A recent patient’s medical history revealed that he suffered from hidradenitis suppurativa (HS). This was not the first time that I encountered a patient who had this unusual dermatologic pathology. The first patient presented with ulcerative-like lesions on her eyelid resembling herpetic blepharitis. Indeed, this was my initial diagnosis until I learned a little more about HS.

What Is Hidradenitis Suppurativa?

HS, also known as acne inversa, is a chronic, recurrent, and debilitating skin condition. It is a relapsing inflammatory disease resulting in subcutaneous abscesses, sinus tracts (narrow openings or passageways beneath the skin that can extend in any direction through soft tissue and result in dead space with potential for abscess formation), and scarring, arising predominantly in apocrine gland-bearing skin. The sites affected, in order of frequency, are the axillae, groin, perianal and perineal region, mammary and submammary skin, buttocks, and pubic region.

Other sites that may be affected more rarely include the chest, scalp, retroauricular and preauricular skin, thighs, abdomen, and eyelids. As the disease advances, areas exposed to repetitive mechanical stress, such as the nape of the neck, trunk, and waistband area, can also be affected (Naasan and Afleck, 2015). Secondary bacterial infection of these lesions can occur (Lee et al, 2017).

Recall that apocrine glands release their secretions into the hair follicles, rather than directly onto the skin as eccrine sweat glands do. Apocrine sweat glands are usually larger compared to eccrine glands, develop in hair follicles, have secretory tubes lined by a single layer of cells, and slowly produce secretions that contain many organic substances.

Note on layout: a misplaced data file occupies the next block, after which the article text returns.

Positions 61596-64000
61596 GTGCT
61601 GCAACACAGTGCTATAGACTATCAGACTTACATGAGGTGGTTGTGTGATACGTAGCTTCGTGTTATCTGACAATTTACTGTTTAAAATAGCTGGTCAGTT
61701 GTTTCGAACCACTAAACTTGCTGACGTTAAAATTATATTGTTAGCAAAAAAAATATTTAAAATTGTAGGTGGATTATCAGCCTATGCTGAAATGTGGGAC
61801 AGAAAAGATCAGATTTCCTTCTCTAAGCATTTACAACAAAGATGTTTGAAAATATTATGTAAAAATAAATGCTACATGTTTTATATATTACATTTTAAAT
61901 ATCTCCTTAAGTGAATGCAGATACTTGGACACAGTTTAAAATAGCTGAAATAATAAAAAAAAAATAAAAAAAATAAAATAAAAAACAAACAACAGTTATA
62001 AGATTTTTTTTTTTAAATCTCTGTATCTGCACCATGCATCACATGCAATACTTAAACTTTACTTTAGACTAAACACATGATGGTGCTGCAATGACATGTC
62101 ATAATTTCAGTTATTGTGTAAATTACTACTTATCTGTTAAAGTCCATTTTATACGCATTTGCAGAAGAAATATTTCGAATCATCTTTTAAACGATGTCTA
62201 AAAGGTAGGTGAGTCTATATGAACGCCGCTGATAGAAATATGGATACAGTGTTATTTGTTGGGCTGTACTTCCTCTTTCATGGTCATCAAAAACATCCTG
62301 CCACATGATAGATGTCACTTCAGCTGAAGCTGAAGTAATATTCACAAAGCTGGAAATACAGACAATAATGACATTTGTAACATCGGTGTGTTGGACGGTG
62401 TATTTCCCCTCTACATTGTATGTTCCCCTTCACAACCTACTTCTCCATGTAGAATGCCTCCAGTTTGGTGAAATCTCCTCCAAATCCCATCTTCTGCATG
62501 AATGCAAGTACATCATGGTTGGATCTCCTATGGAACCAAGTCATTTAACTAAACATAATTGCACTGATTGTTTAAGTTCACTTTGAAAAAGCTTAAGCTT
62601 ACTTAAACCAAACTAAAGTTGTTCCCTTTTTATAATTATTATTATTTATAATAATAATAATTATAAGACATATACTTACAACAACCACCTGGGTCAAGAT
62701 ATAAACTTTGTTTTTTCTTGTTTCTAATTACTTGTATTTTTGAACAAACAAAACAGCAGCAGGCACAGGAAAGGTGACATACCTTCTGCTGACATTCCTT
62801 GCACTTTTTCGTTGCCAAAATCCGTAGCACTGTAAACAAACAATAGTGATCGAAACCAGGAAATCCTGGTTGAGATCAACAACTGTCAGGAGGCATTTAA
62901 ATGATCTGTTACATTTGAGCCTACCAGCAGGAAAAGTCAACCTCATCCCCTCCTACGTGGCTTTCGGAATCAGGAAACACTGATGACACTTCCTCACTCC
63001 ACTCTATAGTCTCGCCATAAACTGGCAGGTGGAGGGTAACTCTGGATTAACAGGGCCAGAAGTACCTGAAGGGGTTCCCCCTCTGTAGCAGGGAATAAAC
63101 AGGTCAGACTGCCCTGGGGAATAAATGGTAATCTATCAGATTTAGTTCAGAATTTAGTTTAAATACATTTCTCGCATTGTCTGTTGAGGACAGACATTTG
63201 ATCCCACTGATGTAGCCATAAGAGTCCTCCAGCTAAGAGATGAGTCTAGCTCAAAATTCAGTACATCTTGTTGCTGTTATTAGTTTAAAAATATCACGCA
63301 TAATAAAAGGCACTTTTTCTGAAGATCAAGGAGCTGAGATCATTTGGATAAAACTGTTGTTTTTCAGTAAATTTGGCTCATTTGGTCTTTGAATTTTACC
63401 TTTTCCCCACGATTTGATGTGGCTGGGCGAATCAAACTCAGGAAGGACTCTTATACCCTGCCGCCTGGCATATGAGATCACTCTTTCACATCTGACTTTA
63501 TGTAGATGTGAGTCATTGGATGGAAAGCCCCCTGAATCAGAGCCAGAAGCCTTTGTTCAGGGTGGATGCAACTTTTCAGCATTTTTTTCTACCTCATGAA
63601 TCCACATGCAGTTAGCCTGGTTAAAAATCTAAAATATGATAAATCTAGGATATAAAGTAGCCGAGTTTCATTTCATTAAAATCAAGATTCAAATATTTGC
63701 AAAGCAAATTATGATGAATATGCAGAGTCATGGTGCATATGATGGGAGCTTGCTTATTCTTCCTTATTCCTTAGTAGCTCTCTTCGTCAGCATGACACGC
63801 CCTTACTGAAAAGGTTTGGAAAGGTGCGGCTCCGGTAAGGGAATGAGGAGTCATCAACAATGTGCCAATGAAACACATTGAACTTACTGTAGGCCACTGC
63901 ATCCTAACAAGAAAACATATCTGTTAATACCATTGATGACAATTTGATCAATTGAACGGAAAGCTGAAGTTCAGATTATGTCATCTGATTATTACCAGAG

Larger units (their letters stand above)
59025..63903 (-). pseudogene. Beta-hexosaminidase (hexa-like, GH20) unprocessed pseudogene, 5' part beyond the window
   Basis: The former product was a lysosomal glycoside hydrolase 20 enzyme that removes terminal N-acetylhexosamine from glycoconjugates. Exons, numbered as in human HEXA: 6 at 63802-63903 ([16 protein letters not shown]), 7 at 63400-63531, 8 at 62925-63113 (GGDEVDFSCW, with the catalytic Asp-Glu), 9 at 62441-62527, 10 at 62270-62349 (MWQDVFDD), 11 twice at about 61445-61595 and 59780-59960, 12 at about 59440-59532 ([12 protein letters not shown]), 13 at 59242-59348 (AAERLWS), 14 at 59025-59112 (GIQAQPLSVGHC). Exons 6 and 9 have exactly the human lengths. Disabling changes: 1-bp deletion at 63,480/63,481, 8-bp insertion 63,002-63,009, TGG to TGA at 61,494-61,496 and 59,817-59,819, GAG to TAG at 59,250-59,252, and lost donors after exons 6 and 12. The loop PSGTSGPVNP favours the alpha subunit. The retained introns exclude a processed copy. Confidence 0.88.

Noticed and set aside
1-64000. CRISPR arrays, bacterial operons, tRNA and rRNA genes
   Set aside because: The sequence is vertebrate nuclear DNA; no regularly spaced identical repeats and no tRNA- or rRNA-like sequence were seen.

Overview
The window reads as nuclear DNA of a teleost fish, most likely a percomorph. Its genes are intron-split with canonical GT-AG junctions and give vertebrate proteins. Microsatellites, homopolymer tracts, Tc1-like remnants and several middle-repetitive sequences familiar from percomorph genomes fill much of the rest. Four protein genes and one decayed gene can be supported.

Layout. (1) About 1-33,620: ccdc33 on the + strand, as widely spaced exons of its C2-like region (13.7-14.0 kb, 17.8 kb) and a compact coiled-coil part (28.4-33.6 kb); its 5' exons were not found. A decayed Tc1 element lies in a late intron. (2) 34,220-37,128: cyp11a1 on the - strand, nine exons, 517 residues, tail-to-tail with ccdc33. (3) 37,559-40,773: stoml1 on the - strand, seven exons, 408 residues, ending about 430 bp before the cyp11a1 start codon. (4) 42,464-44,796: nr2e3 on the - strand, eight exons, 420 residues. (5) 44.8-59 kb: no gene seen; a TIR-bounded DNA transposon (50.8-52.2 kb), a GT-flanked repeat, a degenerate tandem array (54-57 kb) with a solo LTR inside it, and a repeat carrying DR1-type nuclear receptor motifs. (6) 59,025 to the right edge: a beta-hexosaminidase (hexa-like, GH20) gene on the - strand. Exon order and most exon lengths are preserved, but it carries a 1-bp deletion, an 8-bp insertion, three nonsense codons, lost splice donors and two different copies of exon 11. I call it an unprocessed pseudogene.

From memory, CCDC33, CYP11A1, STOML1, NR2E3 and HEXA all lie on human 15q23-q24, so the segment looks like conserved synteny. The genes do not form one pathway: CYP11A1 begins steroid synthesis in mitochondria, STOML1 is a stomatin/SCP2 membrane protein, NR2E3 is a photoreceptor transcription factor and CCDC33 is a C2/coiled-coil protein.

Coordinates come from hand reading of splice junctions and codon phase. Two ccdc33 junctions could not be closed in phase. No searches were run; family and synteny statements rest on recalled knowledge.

The prevalence of HS is about 1% to 4% in Europe but is lower in North America (Jemec et al, 1996). HS is more common in females, with a female-to-male ratio of 4:1. The age of onset is usually after puberty and before the age of 40, peaking in the second and third decades of life.

The onset of HS is insidious, starting with mild discomfort, erythema, burning, pruritus, and hyperhidrosis. It progresses to form tender or deep-seated nodules that expand and coalesce to form large painful abscesses. The rupture of these abscesses releases malodorous and purulent discharge (Alikhan et al, 2009).

The psychosocial effect of HS is devastating because of the associated pain, malodorous discharge, and scarring (Matusiak et al, 2010). In patients who have HS, early lesions mimic other skin conditions and thus are often misdiagnosed as recurrent furunculosis or boils. The delay in HS diagnosis can be 12 years or longer (Mebazaa et al, 2009). Prompt recognition and initiation of treatment can reduce the risk of HS progression to debilitating end-stage disease.

HS and the Eye

HS also affects the glands of Moll, also known as ciliary glands, which are modified apocrine sweat glands found on the margin of the eyelid. They are next to the base of the eyelashes and anterior to the meibomian glands. The glands of Moll generally open into the follicles of the eyelashes, into the ducts of Zeiss glands, or directly into the skin of the lids along the same line as the cilia.

As in my first case of a patient who had HS, a case described by Sachs and Gordon in 1967 involved discharge from the openings of the cilia and of the glands of Moll along the lash lines of the lids.

Differential diagnosis of discharge emanating from the lash line should also include parasites such as lice, Demodex, and staphylococcal blepharitis. Remember to evaluate the lash line during your anterior segment examinations and that many dermatological conditions can manifest with ocular pathology. CLS

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